Now more than ever, only select mining companies are attracting investors. Luke Smith, head of mining research for Canaccord Genuity in Melbourne, argues that low costs, increasing cash flows and improved net cash positions are crucial for gold companies. Solid contracts with end-users and strong institutional support are crucial for commodities. In this interview with The Mining Report, Smith highlights two undervalued Australian gold companies and three Australian companies in graphite and lithium that have already seen explosive share growth and appear poised for even greater gains.
The Mining Report: Australian mining shares had a great July. Was that a one-off or indicative of a trend?
Luke Smith: July tends to be good because the fiscal year-end for most personal investors in Australia is June 30, so there is tax-loss selling up to that date. That said, this July was better than average. The gains slowed down at the end of the month, but we've seen a liftoff again from the middle of August. Hopefully, this trend will continue, and we'll see the revival of Australia's small-resources sector.
TMR: Asian countries such as China and Indonesia are moving toward added-value mining. What implications does that have for Australian mining?
LS: Indonesia is a large supplier globally of tin, nickel and pig iron. The decrease in tin from there is counteracted to some degree by Myanmar becoming a tin producer overnight. The decrease of Indonesian nickel has already been positive for Australian nickel producers and explorers and the nickel price on the London Metals Exchange.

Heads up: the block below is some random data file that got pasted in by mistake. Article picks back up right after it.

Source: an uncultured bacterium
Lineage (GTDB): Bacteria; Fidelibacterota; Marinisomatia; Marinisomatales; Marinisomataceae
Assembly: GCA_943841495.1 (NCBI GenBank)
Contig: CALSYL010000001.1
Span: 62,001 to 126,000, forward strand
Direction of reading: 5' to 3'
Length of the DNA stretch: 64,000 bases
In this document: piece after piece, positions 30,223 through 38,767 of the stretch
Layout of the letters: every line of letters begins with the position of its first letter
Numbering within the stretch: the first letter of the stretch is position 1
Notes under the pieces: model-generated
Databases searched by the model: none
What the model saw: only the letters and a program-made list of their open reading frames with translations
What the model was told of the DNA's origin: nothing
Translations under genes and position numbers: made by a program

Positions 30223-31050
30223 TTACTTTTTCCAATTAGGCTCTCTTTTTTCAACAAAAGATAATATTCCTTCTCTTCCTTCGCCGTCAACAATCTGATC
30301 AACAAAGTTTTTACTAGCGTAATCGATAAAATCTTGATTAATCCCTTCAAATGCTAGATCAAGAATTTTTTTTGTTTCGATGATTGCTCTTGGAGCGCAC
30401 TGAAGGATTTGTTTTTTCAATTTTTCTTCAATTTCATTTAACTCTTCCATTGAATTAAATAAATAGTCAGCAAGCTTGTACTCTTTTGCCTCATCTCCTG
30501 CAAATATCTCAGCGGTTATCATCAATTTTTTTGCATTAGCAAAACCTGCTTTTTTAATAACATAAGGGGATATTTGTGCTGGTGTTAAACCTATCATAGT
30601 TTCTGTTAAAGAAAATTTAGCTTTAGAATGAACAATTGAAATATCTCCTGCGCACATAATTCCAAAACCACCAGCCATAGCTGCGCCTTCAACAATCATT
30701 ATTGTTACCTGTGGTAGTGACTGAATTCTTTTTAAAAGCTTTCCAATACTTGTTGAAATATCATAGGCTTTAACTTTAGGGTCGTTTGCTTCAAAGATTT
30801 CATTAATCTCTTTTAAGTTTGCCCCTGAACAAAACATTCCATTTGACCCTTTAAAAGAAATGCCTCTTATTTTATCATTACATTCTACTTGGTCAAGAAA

TMR: Newcrest Mining Ltd., Australia's biggest gold miner, has suffered a lot of bad news lately, including a $2.5 billion ($2.5B) writedown and a class action suit. To what extent do its woes mirror that of Australia's gold industry as a whole?
LS: Newcrest is the big daddy of Australian mining companies. Because of its size, it is held by retail investors, as well as by institutions. Obviously, the big gold price decline last year did hurt everyone in that sector. And yet, what happened to Newcrest was very company specific.
Despite the much lower gold price, several Australian gold producers have taken that hit in their stride, moved forward and are prospering.
TMR: Newcrest released its year-end financials Aug. 18, reporting a statutory loss of $2.2B and an underlying profit of $432 million ($432M). Did this match your expectations?
LS: Pretty much. We have seen a shake-up of management there, and I think this will continue. The company has announced it will not shelve its Lihir gold project in Papua New Guinea, neither will it put some of its assets on care and maintenance. Marginal levels of free cash flow have appeared, but there is a lot of work to do over the next 12–24 months before Newcrest restores its credibility.